Lutfur Rahman was the directly elected mayor of Tower Hamlets for the Labour Party, in London until he was removed from office for breaching electoral rules. His supporters allegedly intimidated voters at polling stations.
In the United States, elections are administered locally, and forms of voter suppression vary among jurisdictions. At the founding of the country, the right to vote in most states was limited to property-owning white males. Over time, the right to vote was formally granted to racial minorities, women, and youth. During the later 19th and early 20th centuries, Southern states passed Jim Crow laws to suppress poor and racial minority voters - such laws included poll taxes, literacy tests, and grandfather clauses. Most of these voter suppression tactics were made illegal after the enactment of the Voting Rights Act of 1965. Even after the repeal of the Jim Crow laws that were implemented by these statutes, there have been repetitive incidents of racial discrimination against voters in Southern States. Specifically, in 2018, 87,000 people in Georgia were unable to vote because of late registration. Many of the states with the strictest voting regulations are swing states, which have been enacted primarily by politicians who represent the Republican party. According to AMP Reports, many people who were predicted to be in favor of voting for the Democratic party had their ballot dismissed, as the study showed in an analysis that "A disproportionate number of those potential voters were people of color or young voters, groups that typically favor Democrats." The history of the previous Jim Crow regulations in the southern states affects the voter suppression today because people that fall into the minority category often have their vote dismissed, due to manipulation of voting regulations.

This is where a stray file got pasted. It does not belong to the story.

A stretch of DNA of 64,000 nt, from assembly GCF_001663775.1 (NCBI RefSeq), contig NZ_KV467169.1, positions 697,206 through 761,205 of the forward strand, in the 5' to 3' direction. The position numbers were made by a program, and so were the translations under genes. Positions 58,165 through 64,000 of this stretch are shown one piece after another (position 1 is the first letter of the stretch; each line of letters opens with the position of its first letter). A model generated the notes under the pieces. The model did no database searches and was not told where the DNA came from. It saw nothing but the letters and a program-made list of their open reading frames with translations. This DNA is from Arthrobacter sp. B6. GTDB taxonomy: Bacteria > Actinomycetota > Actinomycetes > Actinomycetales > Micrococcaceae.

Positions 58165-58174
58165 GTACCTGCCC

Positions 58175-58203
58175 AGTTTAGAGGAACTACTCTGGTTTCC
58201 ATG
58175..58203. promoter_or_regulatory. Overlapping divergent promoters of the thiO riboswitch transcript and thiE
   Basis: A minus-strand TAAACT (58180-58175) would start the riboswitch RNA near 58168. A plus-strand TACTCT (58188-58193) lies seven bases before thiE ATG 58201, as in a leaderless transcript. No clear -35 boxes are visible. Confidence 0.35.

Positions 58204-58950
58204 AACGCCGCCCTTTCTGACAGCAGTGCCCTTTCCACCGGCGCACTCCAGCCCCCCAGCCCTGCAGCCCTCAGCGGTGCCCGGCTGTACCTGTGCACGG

In Texas, a voter ID law requiring a driver's license, passport, military identification, or gun permit, was repeatedly found to be intentionally discriminatory. The state's election laws could be put back under the control of the U.S. Department of Justice (DOJ). Under Attorney General Jeff Sessions, however, the DOJ has expressed support for Texas's ID law. Sessions was accused by Coretta Scott King in 1986 of trying to suppress the black vote. A similar ID law in North Dakota, which would have disenfranchised large numbers of Native Americans, was also overturned.
In Wisconsin, a federal judge found that the state's restrictive voter ID law led to "real incidents of disenfranchisement, which undermine rather than enhance confidence in elections, particularly in minority communities"; and, given that there was no evidence of widespread voter impersonation in Wisconsin, found that the law was "a cure worse than the disease." In addition to imposing strict voter ID requirements, the law cut back on early voting, required people to live in a ward for at least 28 days before voting, and prohibited emailing absentee ballots to voters.